An editorial / By Dale McFeatters
Scripps Howard News Service
September 13, 2008
It began with the Fed underwriting the sale of financial giant Bear Stearns. Then Treasury secretary Henry Paulson took control of mortgage providers Fannie Mae and Freddie Mac. And Treasury is helping broker the sale troubled Lehman Brothers, the nation's fourth largest investment bank.
And now the White House has acquiesced in a congressionally authored infusion of $8 billion from the Treasury to the fast dwindling highway trust fund, which President Bush had earlier threatened to veto as "both a gimmick and a dangerous precedent."
The critical distinction is that the money in the Treasury comes from all taxpayers while the money in the trust fund comes from highway users, principally in the form of a tax of 18.4 cents on gasoline and 24.3 cents on diesel.
But the fund, which finances road and bridge construction and once was flush with cash, began to dry up as high fuel prices forced consumers to drive less. At a time when we're trying to cut our oil consumption, the highway fund paradoxically depends on our consuming a lot of it.
The U.S. Department of Transportation says the fund would have run dry this month, causing work to be suspended on many projects at a cost of upwards of 300,000 jobs, not something either party wants to see right before an election.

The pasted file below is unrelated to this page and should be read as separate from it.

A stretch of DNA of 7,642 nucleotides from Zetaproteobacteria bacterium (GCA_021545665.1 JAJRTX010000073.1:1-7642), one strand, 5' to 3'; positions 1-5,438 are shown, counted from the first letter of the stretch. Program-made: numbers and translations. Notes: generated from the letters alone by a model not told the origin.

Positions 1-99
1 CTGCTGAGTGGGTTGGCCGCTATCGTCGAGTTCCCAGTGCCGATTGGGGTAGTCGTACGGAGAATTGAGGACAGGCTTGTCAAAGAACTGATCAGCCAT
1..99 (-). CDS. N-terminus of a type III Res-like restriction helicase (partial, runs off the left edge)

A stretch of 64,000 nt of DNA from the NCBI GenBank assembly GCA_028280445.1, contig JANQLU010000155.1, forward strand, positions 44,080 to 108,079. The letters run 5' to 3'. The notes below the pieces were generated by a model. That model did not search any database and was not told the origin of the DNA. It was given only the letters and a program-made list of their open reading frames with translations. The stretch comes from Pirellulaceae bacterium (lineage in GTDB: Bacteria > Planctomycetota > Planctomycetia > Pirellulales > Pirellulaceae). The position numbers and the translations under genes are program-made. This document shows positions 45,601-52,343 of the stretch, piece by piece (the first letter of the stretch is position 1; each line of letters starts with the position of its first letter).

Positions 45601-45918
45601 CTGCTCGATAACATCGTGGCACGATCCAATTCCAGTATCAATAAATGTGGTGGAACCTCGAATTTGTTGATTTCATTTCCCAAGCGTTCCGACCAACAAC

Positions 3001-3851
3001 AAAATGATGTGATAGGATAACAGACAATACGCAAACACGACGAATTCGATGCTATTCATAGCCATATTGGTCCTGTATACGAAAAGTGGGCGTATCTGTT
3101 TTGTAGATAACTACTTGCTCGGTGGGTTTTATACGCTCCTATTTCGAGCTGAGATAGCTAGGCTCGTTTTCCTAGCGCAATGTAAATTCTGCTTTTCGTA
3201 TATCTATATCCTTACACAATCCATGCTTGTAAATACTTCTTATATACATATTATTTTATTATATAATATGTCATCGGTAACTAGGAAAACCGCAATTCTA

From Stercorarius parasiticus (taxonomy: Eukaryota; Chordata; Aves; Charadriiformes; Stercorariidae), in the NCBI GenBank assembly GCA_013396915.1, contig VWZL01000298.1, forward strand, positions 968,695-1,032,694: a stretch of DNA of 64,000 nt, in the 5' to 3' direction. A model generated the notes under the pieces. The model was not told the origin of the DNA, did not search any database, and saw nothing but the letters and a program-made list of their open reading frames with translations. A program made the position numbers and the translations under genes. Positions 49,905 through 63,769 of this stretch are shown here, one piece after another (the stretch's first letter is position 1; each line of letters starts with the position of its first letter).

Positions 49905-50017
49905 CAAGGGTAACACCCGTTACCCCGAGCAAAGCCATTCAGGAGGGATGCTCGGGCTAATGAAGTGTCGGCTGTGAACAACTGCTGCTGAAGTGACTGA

The new Congress will get an early chance to demonstrate its commitment to change and reform in addressing this problem next year. That's when the 2005 highway bill is to be renewed for another four years.
Congress loves the highway
bill. Bush managed to jawbone the lawmakers down to $286 billion
but even then the final law was loaded down with 6,300 earmarks
and other special interest spending. If high fuel prices cause
Americans to drive less and do so in more fuel efficient cars,
the lawmakers are left with few choices: Cut spending to reduce
demands on the trust fund; raise fuel taxes to increase the flow
of revenue into the fund; or return, hat in hand, to the Treasury
for another taxpayer bailout. And we know how much the free marketers,
John McCain among them, hate the idea of bailouts.
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